On the whole, Pawtucket Red Sox rooters should be pleased in the present and stimulated going forward. After all, within the last four nights, their team has effectively sawed the Lehigh Valley IronPigs lead in the International League North.
It is naturally disconcerting that the PawSox didn’t let their appetite to pull even in the standings carry them far enough for a sweep when the opportunity came after pulling to within one game with wins Monday, Tuesday and Wednesday.
They had earned themselves that opportunity for extra gains in this midweek series and they whiffed in vinegary fashion Thursday night. They spilled 2-0 and 3-2 leads en route to the 5-4 loss at McCoy Stadium that bumped them back to two games behind.
With that being said, there is abundant reason to believe the momentum is with the trailers as this two-team derby presses on into the last 52 games of the season.
With the titans raring to converge again next Tuesday through Friday at Coca-Cola Park to polish off their 16-game season series, the PawSox will need at least a sweep, or better yet three out of four to make a come-from-behind divisional title plausible. But arguably, now more than at any other point in the 2011 season, that scenario should not come off as so off-putting.
The primal postgame topic Thursday night easily could have been the nine men the PawSox left on base when they could have regained their lead or added to it. Or it could have been Hideki Okajima’s game-changing implosion in relief that amounted to his fifth blown save and first loss on the year. Or it could have been the lack of production out of heart-based batters Lars Anderson (0-for-5 and a game-ending pop-out) and Drew Sutton (1-for-4).
Instead, most of the attention was drawn unto shortstop Jose Iglesias, who sparkled in his first game back from a concussion sustained via Scranton/Wilkes-Barre pitcher Andrew Backman’s errant throw that left him concussed July 3.
Iglesias’ return lasted longer than originally slated as he consumed seven innings worth of defensive action, having a hand in nine putouts. None of those were more dynamic than one he pulled off in the sixth, when he threw out a hot-hitting Delwyn Young upon bolting to the second base bag and consuming the grounder for the second out of the inning.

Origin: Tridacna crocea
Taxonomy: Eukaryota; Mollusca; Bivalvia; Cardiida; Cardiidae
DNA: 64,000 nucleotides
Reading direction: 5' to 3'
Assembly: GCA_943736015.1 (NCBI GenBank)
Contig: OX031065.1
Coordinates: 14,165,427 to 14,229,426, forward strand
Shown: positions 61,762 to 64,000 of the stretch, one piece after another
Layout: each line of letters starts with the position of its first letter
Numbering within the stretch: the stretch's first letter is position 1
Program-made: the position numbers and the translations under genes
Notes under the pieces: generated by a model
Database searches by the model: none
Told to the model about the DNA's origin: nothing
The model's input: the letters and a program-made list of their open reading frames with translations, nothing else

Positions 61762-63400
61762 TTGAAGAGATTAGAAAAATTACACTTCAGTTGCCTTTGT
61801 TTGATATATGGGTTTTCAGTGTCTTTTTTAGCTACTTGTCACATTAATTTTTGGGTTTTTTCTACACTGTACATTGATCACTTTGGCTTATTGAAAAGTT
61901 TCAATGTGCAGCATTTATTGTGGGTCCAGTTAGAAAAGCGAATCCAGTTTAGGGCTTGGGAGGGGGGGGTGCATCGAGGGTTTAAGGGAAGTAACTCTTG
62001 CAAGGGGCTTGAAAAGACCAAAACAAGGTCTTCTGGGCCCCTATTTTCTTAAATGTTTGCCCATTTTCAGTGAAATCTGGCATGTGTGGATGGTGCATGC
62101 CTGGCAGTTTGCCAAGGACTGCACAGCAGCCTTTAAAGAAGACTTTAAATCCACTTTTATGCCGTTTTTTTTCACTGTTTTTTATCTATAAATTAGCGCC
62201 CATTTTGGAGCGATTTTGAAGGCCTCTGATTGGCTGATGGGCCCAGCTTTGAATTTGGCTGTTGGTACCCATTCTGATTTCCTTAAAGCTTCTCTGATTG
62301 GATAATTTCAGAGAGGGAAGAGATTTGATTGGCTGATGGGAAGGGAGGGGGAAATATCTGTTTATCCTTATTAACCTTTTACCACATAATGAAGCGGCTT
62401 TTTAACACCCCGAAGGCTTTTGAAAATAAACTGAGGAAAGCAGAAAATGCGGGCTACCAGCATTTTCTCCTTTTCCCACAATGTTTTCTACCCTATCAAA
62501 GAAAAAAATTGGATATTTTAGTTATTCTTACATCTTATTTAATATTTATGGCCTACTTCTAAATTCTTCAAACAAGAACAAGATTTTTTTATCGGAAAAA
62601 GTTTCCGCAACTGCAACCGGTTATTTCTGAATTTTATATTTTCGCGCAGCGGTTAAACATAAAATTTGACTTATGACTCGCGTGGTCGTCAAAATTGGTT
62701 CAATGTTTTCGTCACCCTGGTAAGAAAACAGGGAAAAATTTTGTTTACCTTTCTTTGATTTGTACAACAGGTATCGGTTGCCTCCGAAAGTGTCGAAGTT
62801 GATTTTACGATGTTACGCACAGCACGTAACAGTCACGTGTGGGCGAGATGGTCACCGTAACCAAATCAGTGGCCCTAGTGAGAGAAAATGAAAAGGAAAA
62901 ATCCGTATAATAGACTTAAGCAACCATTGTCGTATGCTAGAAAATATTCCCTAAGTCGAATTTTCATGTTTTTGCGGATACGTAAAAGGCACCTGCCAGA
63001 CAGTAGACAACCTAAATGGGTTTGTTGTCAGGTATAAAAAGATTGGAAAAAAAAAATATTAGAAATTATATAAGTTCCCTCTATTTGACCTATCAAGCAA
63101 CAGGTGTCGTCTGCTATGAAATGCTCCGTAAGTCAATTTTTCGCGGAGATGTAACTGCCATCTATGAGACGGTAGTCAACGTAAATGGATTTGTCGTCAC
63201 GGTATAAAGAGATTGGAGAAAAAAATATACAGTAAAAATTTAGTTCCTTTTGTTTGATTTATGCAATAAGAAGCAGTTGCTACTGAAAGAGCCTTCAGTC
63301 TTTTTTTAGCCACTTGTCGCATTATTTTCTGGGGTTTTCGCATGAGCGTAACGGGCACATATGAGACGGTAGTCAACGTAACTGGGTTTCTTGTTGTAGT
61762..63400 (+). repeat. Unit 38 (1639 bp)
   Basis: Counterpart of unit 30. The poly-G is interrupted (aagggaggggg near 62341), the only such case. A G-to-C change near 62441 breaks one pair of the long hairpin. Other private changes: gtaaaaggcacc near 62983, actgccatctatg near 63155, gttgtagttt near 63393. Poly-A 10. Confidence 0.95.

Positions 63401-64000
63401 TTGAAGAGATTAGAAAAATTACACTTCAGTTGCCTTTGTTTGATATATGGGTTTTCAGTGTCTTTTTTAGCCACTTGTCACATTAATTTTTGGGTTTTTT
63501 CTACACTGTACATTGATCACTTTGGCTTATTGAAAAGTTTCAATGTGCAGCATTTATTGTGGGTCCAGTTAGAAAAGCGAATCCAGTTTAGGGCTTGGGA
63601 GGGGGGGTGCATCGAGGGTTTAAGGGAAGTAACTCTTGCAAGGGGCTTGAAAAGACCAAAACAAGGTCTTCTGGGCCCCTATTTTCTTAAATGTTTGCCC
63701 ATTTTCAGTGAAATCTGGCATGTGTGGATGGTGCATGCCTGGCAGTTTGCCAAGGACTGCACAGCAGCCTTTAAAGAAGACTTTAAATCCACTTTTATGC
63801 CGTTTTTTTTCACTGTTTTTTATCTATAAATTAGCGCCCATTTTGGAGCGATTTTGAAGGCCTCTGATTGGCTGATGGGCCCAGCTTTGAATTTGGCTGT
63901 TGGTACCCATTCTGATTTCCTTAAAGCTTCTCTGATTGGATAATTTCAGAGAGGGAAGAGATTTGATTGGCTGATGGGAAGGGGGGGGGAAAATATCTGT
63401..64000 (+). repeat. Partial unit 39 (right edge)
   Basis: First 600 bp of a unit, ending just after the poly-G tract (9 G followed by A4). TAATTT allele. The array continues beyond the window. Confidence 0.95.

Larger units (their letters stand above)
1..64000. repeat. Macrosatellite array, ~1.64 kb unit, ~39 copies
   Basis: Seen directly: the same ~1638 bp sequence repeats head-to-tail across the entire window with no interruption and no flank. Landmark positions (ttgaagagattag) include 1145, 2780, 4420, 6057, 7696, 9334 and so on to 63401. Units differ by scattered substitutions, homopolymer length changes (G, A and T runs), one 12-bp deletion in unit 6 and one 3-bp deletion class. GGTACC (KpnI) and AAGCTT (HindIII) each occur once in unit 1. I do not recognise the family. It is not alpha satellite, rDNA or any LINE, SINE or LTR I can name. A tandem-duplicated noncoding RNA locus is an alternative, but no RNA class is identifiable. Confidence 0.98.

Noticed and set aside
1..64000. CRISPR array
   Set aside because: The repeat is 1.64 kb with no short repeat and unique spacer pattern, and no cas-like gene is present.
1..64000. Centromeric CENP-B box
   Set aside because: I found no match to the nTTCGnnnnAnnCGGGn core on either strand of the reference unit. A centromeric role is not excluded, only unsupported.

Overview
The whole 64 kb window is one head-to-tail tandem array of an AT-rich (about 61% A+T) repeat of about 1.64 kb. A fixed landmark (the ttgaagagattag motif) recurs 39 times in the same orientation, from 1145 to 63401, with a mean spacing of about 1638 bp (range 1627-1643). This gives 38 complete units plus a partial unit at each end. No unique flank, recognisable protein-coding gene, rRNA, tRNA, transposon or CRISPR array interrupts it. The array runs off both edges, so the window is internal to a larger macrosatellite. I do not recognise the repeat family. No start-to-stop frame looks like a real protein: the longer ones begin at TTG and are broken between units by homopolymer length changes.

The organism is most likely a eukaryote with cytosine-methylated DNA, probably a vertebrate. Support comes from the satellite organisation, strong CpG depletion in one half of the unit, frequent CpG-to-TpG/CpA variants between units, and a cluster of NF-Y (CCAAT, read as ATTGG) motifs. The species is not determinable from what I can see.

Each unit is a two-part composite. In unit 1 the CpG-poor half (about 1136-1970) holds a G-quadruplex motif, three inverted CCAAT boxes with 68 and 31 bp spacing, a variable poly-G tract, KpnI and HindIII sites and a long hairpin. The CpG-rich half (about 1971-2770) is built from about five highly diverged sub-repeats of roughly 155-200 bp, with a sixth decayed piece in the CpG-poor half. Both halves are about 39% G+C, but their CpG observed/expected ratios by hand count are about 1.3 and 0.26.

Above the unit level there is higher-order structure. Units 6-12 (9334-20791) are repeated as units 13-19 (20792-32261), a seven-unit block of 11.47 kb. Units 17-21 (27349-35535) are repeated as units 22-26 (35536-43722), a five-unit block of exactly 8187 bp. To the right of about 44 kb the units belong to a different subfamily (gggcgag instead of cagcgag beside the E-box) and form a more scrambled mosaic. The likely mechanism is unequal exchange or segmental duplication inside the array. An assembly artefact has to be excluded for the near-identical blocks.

Meanwhile, he joined four other teammates in the evening’s multi-hit club.
Iglesias did nothing but set a promising tone in his return just in time for the homestretch. And he is hardly alone amongst relatively new PawSox inserts making an impact.
Sutton saw action in only his second game back from a protracted promotion to Boston. Nearly concomitant with Iglesias’ return, his reinstatement to manager Arnie Beyler’s clubhouse makes for a welcome overload of capable infielders.
And barring another summons to The Show, Sutton ought to be available the rest of the way, an enticing proposition given he is one of only two active Pawtucket players to at least be hovering around the range of a .300 batting average.
The other? Duh, Ryan Lavarnway. The radiant rookie has now seen action in 35 games since he was promoted from Double-A Portland on June 13. In that time, he has gone on an unremitting sugar rush for 49 hits, a dozen doubles, a dozen dingers and 33 RBIs. If he hasn’t let up yet, odds are he will only cool off to a negligible degree between now and when the playoff picture develops on Labor Day.
And in his presence, the PawSox are 22-13, whereas they were 33-31 prior to his debut. That includes a 6-2 run against the IronPigs, who split a four-game set at Lehigh Valley while Lavarnway was still an afterthought most anywhere south of Maine.
Similarly, the likes of centerfielder Che-Hsuan Lin and right fielder Ronald Bermudez have climbed up the Red Sox rungs to McCoy this spring and summer, subsequently contributing to the hotter part of Pawtucket’s season.
With a pair of singles in Thursday’s loss, Lin has a seven-game hitting streak in the works, including three multi-hit outings against the top dog IronPigs, who committed three errors in the winning effort for a total of eight in the last three games.
And much like Josh Reddick with the parent club, Bermudez’s performance in right field and from the lower third of the batting order has all but negated initial plans to reassigned him to Single-A.
Although the PawSox still rank No. 11 in the 14-team I.L. in terms of team batting average, they are No. 4 (188) in the way of total doubles, RBIs (458) and runs-scored (458). And only the Columbus Clippers have drawn more walks on the year.
On the other side of the ball, Pawtucket ranks second behind only Gwinnett in team ERA (3.57). The likewise trail only the G-Braves with 804 cumulative strikeouts. And the staff has combined for a league-low with only 777 runs-allowed.
The return of Kyle Weiland, who still has a team-best eight wins on the year, is likely contingent upon the health of Boston’s aces. But with or without him, the PawSox still have a corps bolstered by midseason acquisition in Kevin Millwood, whose performances are improving and whose record is 5-0 since being claimed off waivers from the Yankees system.
All the while, the best that first-place Lehigh Valley can hope for in its season series is a split.
If that is somehow achieved, then it would threaten to drown the active talks of these teams reconvening for the first round of the Governor’s Cup playoffs. (The matchup would be inevitable if both parties make the dance as it is already predetermined that the wild card winner will face the North Division champion in the semifinals.)
In that event, the bubble is virtually burst and that’s that. Otherwise, the peaking PawSox are in a position to tighten their stranglehold on the IronPigs’ psyche next week.